And think about the top goaltenders in the league right now. Marc-Andre Fluery, Martin Broduer, Roberto Luongo, Pascal Leclaire, Jean-Sebastien Gigure...

Of the 59 goaltenders that have gotten ice time this season, 10 are from Quebec... or 16.9 per cent of all goaltenders. The REST of Canada has 18 goaltenders seeing ice time, which is 30 per cent of all goaltenders. Quebec produces more goaltenders than the entire United States.

He's also called out specific NHL clubs for not drafting Quebec-born players. So what? Some teams have scouting patterns. Chicago Blackhawks have 12 players from the WHL. Then there's a team like the Pittsburgh Penguins. They have five QMJHL players. Including their starting goaltender and they're captain, their mixed in with quite a few Europeans. Some teams scout more in Europe. Some try to stick to CHL players, others like NCAA. It's just the way organizations run themselves.

Sirois also blames the Canadiens for not taking more Quebec-born players. Well do the Leafs have enough Ontario-born players? Earth to Sirois, it's not 1946, teams don't take hometown boys just because they're hometown boys.

You think francophone players are going to rush out to support his cause? Nope. Francois Beauchimen says he never knew a francophone player who was supposed to make it, who didn't. He said those who didn't make it... didn't put the work in.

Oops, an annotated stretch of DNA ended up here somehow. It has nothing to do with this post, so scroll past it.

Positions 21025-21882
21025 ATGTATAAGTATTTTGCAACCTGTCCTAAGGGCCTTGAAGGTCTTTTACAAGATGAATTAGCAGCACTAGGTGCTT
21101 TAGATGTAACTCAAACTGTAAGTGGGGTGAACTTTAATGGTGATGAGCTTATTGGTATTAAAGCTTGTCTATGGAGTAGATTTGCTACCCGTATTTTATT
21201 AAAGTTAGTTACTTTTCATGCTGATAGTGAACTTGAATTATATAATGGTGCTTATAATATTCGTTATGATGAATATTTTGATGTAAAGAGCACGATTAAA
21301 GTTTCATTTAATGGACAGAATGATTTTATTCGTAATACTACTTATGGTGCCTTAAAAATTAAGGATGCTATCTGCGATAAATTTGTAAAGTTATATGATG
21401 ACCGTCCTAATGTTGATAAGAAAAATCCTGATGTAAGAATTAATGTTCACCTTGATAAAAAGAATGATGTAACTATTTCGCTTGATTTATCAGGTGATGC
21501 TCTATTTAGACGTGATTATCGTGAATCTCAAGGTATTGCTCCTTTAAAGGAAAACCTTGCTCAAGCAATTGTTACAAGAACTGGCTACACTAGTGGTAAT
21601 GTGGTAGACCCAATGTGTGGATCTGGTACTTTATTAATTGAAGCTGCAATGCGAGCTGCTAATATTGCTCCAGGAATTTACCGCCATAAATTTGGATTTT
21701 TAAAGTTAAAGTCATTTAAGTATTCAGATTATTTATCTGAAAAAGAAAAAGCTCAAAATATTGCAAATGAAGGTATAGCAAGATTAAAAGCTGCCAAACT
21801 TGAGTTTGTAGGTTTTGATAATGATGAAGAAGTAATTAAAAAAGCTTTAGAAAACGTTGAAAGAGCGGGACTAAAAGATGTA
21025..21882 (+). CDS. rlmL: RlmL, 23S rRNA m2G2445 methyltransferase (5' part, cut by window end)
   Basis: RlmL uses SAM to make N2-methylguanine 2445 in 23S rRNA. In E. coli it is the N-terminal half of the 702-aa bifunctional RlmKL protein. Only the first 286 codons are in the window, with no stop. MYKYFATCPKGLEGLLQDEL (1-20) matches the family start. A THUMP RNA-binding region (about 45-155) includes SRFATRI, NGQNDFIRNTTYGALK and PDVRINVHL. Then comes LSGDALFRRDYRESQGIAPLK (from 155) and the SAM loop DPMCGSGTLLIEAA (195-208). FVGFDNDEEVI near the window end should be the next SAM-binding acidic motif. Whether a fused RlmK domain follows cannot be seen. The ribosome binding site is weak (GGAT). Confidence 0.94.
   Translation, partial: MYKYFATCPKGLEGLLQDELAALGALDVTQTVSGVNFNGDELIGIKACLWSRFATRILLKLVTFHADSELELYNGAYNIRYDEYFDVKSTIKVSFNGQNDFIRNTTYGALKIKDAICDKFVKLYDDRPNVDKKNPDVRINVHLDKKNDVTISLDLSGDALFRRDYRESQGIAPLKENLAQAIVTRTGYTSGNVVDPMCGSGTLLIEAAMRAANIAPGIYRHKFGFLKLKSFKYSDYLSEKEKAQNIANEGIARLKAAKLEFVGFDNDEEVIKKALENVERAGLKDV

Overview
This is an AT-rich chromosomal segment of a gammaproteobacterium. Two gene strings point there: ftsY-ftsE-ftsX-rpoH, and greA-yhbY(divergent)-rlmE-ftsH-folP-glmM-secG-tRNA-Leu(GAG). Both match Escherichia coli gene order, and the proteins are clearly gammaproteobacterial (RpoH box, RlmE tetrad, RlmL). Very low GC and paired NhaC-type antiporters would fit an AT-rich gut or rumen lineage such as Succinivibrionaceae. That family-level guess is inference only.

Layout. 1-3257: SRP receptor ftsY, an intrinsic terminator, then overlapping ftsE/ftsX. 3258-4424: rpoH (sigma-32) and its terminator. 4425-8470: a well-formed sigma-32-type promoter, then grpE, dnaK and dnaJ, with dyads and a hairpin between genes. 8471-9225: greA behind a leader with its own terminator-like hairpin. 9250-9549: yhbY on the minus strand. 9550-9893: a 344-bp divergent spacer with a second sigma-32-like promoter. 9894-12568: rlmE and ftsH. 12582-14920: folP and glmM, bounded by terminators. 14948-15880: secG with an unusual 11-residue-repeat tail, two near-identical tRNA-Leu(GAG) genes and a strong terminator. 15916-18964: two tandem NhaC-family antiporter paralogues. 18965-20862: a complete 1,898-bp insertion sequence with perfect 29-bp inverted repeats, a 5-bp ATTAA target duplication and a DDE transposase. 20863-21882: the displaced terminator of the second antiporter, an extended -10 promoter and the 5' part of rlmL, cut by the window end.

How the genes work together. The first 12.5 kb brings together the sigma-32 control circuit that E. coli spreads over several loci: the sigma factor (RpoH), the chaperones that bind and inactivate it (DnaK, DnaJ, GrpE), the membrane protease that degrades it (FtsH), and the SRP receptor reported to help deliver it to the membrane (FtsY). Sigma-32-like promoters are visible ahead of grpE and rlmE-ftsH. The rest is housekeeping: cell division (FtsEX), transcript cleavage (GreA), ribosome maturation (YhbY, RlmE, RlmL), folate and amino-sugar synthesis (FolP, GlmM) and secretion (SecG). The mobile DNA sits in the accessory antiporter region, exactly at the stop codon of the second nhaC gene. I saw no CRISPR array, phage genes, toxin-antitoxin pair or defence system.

One of the other things he points out apparently, is the whole "Shane Doan hates French people" thing. Referring to an alleged on-ice comment made by Doan. I'm pretty sure we've been through this about 8 times. And every time, the conclusion is, there's no proof that this happened.

Blois says he's just looking at the numbers. Ok well look at this number. In 2005, Hockey Canada says we had 482,483 male registered players in Canada. Of that number, 83,215 were in Quebec. That's 17.2 per cent. Now remember that number and stick with me. In that same year there were 518 Canadians in the NHL, including 91 from Quebec. So 17.6 per cent of Canadians in the NHL were from Quebec. Last time I checked, that's the same.

Someone roll out the human rights inquiry red carpet.


Numbers are a funny thing, you can crunch them and manipulate them to make it appear to prove anything you want in this case. The NHL is huge. Minor hockey systems around the world go through ups and downs. Look at the way Hockey Canada did 10 years ago. We were all up in arms because we weren't winning, because our grassroots hockey wasn't focusing on skill. Now look at the players coming out of Canada. Now Canada's biggest problem is having all their World Junior- eligable players staying in the NHL.

Scott Morrison also points out an interesting fact on his CBC blog.

"...Fact is, hockey has become a global game with more Europeans playing, which affects the number of North American players, not just Quebecers, that wind up in the NHL," says Morrison.

"Beyond that, immigration has affected the numbers playing hockey in Canada, not just Quebec, and that has an impact on the overall NHL numbers as well. In major centers especially, cities such as Toronto and Montreal, there is such great ethnic diversity that not all are involved in hockey at the grass roots level..."

This stuff really grinds my gears. Kids growing up in Quebec are no more "discriminated against" than some kid from Russia or some kid growing up in rural Saskatchewan. Seriously Quebec, you're like that whiny kid in class who gets a 99 per cent on a test and argues for the other 1 per cent.